ICE head insists children won't be held indefinitely under new rule

ICE head insists children won't be held indefinitely under new rule
© Aaron Schwartz

Acting Director of Immigration and Customs Enforcement (ICE) Matthew Albence insisted that a new administration rule ending a procedure that caps the detention of migrant children at 20 days is not meant to allow the agency to hold them indefinitely.

“The Supreme Court has already ruled in the immigration context that people cannot be held indefinitely. So, there is no such thing as indefinite detention,” Albence told CNN on Wednesday after the policy was unveiled.

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“There is no maximum. The maximum amount of time is that as what's required to complete the case,” he added, referencing statistics from 2015 saying families were detained for as many as 50 days.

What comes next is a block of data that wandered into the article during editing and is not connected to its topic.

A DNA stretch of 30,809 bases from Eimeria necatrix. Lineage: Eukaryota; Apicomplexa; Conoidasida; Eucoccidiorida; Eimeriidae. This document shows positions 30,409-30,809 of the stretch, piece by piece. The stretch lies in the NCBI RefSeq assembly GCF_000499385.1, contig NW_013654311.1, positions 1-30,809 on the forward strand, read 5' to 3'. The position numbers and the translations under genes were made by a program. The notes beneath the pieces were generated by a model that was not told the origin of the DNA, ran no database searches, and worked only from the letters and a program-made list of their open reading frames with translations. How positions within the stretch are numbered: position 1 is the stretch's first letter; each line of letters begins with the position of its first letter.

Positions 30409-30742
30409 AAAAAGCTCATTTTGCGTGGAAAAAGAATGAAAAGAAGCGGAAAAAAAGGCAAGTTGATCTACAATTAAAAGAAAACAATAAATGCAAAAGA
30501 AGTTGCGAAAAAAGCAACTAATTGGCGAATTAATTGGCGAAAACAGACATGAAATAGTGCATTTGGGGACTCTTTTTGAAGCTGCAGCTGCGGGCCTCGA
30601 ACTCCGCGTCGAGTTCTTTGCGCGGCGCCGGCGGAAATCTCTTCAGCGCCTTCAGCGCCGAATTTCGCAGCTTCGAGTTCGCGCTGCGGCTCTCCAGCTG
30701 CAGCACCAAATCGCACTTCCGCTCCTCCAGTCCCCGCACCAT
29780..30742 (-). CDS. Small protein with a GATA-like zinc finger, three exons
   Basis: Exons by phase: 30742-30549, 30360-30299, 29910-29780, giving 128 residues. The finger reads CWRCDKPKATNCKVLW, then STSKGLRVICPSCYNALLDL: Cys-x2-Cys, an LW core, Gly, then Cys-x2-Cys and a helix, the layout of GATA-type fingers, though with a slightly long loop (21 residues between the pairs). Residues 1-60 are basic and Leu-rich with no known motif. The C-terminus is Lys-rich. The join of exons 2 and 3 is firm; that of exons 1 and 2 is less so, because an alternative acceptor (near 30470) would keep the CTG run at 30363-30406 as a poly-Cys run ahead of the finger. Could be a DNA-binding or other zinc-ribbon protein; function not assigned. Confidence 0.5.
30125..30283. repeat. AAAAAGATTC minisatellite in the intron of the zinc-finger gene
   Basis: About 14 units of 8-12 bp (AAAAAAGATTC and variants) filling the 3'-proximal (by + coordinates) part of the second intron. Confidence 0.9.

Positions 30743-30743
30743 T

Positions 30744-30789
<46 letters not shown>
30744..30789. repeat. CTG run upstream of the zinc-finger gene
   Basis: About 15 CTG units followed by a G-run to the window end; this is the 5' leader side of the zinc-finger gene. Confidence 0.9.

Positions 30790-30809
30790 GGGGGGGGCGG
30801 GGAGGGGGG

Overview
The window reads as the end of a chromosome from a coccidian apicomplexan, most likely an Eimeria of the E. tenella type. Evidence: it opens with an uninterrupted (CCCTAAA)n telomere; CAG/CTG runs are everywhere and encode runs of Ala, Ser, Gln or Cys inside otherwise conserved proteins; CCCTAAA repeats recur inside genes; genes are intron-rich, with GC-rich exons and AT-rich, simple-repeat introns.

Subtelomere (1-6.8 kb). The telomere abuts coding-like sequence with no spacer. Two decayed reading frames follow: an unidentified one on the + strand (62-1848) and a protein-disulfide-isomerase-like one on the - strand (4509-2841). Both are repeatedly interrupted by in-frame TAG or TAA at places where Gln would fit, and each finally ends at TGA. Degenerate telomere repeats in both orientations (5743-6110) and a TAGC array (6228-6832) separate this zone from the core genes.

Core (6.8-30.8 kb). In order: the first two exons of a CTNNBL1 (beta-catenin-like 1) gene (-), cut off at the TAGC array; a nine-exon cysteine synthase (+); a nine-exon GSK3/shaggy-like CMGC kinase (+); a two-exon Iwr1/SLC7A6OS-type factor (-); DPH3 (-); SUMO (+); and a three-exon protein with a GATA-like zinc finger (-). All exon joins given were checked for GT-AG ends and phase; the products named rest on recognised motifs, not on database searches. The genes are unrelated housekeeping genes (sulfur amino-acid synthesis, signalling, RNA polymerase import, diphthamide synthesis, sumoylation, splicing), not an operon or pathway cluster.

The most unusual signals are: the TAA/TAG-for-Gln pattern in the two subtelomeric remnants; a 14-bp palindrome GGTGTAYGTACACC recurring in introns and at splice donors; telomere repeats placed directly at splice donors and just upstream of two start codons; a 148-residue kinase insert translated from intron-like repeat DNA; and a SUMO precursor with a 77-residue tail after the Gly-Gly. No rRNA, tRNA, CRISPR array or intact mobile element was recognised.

The new rule, which scraps the so-called Flores Agreement that first implemented the 20-day cap, says immigrant families could be held for the duration of their court proceedings. 

The administration has long said that the Flores Agreement incentivized illegal border crossings with a promise of eventual release. 

Albence said Wednesday that the rule change helps disincentivize migrant families from illegally crossing the border, arguing that the government’s previous inability to detain them together for longer periods of time was a “large pull factor.” 

“Well, we know that the fact that we haven’t been able to detain these families is a large pull factor. And what this does is help reduce that pull factor so that individuals that do come have the ability to be — have their day in court, make their asylum claim, stay in a secure, safe, humane environment while they do so,” he said.

Besides removing the 20-day maximum detention limit, the policy also establishes new standards for conditions in detention centers. 

Advocacy groups have hammered the new rule, with the American Civil Liberties Union bashing it as a “cruel attack on children.”